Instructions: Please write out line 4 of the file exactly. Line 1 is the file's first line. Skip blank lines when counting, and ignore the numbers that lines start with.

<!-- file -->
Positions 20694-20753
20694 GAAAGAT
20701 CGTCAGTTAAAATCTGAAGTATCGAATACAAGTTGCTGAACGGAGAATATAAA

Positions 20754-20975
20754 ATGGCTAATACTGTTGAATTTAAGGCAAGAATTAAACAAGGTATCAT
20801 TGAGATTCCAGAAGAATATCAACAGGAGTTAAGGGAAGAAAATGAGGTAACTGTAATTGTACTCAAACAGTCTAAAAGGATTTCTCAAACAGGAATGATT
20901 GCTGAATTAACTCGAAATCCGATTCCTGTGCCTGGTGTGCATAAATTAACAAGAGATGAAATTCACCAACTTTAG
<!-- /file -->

Positions 20754-20975